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Mystery of Seychelles' 'white' black parrot: The Search Resumes

Praslin | December 30, 2015, Wednesday @ 15:30 in Environment » SPECIES | By: Sharon Meriton-Jean and Betymie Bonnelame | Views: 5472
Mystery of Seychelles' 'white' black parrot: The Search Resumes

 Perched high up on a fruit tree, the 'white' Black Parrot has caught the attention of residents on the Seychelles second most populated island of Praslin. (Seychelles News Agency)


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(Seychelles News Agency) - Dubbed Snow White on social media earlier this year, a rare white-feathered black parrot was spotted earlier this year on Praslin island, where the black parrot is endemic.

Though named the black parrot, this unique bird -- proudly recognized as the national bird of Seychelles -- is usually of a dark brownish-grey colour.

The Seychelles Island Foundation (SIF) in November launched the search for the white specimen as the black parrot entered its breeding seasons.

"This is the first time since the black parrot project started that the staff of the Vallee de Mai has encountered one with that colour. We want to know genetically if this is a mutation, look at the blood samples to see the relationship or if there is any other scientific reasons for the white colour," Marc Jean-Baptiste, site manager for the Vallee de Mai nature reserve, a UNESCO World Heritage Site, said in an interview Monday.

The white bird was the target of a catch and release effort by SIF in July on Praslin, the second-most populated island in Seychelles, a nation of 115 islands in the western Indian Ocean.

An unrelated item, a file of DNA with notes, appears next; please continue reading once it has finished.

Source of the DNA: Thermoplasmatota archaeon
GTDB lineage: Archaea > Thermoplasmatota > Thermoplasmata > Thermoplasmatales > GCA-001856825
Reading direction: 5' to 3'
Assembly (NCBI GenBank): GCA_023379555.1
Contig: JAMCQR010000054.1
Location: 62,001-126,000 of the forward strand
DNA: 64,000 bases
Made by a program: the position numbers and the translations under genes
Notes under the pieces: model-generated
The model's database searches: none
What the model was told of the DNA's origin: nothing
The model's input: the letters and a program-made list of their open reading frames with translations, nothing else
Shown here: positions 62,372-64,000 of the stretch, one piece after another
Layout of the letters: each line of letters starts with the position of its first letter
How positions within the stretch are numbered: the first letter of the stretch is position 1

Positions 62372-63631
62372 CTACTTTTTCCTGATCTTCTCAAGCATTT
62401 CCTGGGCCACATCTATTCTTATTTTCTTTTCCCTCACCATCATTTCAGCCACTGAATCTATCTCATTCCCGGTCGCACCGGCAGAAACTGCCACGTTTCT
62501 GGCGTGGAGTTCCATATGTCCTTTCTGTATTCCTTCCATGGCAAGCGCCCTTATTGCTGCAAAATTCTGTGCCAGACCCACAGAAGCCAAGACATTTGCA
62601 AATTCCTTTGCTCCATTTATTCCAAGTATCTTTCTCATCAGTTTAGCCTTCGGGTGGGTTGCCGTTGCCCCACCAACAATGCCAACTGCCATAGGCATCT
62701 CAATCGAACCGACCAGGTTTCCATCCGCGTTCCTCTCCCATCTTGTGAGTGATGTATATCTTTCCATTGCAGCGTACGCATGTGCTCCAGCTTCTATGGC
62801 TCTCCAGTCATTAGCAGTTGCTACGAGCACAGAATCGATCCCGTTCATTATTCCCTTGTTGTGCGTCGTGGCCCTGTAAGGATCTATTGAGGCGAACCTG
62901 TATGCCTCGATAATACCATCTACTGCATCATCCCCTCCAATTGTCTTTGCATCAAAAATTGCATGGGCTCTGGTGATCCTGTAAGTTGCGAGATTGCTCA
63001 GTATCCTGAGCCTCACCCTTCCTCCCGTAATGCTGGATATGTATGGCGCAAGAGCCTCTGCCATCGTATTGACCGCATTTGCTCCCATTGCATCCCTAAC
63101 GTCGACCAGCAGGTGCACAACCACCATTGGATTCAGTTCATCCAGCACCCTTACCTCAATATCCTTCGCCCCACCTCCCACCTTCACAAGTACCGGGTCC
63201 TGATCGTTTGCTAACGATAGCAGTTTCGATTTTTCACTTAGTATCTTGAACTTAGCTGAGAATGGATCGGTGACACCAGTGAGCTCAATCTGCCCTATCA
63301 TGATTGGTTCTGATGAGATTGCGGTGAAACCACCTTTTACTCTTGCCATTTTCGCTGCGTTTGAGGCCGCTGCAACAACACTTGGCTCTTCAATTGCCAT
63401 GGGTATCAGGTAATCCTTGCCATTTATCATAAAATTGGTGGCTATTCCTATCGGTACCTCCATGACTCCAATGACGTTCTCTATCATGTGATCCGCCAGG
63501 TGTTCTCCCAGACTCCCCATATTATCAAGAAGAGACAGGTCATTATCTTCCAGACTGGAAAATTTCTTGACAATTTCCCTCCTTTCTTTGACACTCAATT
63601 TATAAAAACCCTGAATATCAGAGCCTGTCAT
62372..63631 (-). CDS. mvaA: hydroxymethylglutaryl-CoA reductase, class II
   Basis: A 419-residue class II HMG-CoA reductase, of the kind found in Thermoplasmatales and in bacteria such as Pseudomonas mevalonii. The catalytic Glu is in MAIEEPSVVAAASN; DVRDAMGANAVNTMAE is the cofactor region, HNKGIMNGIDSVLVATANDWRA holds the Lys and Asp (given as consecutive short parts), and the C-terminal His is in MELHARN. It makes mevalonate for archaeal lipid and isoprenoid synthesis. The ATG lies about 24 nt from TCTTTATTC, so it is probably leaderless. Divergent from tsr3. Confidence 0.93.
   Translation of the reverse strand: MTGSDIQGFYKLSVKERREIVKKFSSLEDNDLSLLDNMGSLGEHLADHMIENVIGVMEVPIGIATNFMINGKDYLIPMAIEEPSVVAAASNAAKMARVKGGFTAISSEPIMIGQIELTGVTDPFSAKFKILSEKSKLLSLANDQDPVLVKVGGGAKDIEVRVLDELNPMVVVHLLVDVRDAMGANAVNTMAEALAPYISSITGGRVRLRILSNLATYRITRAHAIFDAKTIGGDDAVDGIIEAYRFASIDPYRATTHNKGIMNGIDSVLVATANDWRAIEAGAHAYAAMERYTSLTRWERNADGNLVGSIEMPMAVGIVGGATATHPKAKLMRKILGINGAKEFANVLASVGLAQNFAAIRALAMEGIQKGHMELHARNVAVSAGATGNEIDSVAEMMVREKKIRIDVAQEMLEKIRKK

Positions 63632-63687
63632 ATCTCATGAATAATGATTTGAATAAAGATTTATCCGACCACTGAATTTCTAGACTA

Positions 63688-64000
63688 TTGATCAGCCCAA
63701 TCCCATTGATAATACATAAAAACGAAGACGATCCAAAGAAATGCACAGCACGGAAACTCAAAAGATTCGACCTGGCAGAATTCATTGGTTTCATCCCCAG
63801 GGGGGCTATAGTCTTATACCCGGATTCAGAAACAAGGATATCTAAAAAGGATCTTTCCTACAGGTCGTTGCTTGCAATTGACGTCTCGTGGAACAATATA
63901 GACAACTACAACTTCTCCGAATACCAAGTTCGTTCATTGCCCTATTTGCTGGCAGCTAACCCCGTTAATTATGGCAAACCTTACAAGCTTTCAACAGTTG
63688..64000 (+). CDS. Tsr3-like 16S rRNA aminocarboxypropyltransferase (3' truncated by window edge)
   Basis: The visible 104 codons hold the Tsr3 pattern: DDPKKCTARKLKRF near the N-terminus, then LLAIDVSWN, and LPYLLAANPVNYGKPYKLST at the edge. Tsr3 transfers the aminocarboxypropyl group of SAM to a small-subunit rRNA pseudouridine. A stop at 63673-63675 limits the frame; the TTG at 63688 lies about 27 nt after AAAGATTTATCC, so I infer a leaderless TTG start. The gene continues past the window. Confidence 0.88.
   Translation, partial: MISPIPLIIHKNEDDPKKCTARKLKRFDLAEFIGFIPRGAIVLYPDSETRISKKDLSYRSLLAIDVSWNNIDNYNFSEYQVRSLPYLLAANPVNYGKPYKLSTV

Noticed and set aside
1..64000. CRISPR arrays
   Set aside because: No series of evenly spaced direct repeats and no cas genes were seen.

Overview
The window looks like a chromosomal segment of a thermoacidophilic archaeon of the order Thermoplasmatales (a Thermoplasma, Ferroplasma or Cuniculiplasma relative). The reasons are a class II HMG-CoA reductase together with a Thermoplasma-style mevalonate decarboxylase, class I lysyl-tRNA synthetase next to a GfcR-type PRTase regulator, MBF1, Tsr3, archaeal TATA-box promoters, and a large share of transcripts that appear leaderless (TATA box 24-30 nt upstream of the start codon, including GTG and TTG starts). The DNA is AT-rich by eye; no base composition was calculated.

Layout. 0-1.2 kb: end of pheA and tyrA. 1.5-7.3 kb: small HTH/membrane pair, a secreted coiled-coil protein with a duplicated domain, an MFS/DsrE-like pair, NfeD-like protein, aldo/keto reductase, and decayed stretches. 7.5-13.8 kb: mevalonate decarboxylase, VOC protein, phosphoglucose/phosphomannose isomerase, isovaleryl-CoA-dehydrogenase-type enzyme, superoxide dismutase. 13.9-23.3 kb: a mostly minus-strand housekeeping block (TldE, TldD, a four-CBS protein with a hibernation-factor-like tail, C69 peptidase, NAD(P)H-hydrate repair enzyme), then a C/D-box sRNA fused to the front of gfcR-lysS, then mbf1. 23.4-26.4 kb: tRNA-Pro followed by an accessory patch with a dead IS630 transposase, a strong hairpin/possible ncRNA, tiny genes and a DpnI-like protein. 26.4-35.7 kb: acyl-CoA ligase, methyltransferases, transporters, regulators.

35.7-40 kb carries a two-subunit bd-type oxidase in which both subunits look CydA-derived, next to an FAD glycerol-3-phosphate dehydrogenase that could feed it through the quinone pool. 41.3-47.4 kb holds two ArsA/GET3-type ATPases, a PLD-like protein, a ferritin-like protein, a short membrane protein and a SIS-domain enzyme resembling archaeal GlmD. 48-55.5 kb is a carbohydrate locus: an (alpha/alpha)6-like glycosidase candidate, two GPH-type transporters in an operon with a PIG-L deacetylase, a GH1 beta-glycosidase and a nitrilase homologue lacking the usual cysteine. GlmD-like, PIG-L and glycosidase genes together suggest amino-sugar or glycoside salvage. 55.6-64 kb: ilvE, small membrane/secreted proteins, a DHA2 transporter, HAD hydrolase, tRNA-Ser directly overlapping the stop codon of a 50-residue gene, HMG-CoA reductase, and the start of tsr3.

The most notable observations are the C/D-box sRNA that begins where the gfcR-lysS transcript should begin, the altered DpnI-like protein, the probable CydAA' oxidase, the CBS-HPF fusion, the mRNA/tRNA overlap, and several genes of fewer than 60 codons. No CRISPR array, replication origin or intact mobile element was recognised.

British researcher's genetic study highlights urgency of saving <b>endemic</b> Seychelles <b>Black Parrot</b>
During the breeding season, many of the Seychelles Black parrots have a pale beak. (Gerard Larose, STB)  Photo License: CC-BY          

 The black parrot (coracopsis barklyi for the scientifically inclined) has an estimated population of between 500 and 900 birds. The current northwest monsoon period is the time when they breed in a 38-squar-kilometer area of Praslin.

The staff at SIF are tasked with finding potential or active nest sites.

 We "return to these sites on a regular basis and check them for eggs. Once any eggs have been laid the team record the number of eggs, when they hatch into chicks and when they fledge from the nest,” explains Terence Payet, a ranger at the Vallee de Mai.

He added: “All fledglings are ringed before fleeing the nest. Any eggs or chicks that do not survive are also recorded.”

 Several of the monitored areas are designated as national parks and others are state or private lands. This is why every year SIF encourages the active participation of the estimated 6,000 residents of Praslin.

 The programme also allows the foundation to collect data on the reproductive behaviour of the black parrot, which is listed as "vulnerable" on the Red List of the International Union for Conservation of Nature (IUCN).

 In spite of running this programme for seven years, the endemic bird still faces several challenges such as competition for food from other invasive species such as mynah birds and loss of habitat due to development.

 "This is a crucial time for the parrots and key to their survival," said Payet.

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Tags: Seychelles Island Foundation, Black Parrot, endemic, Bird

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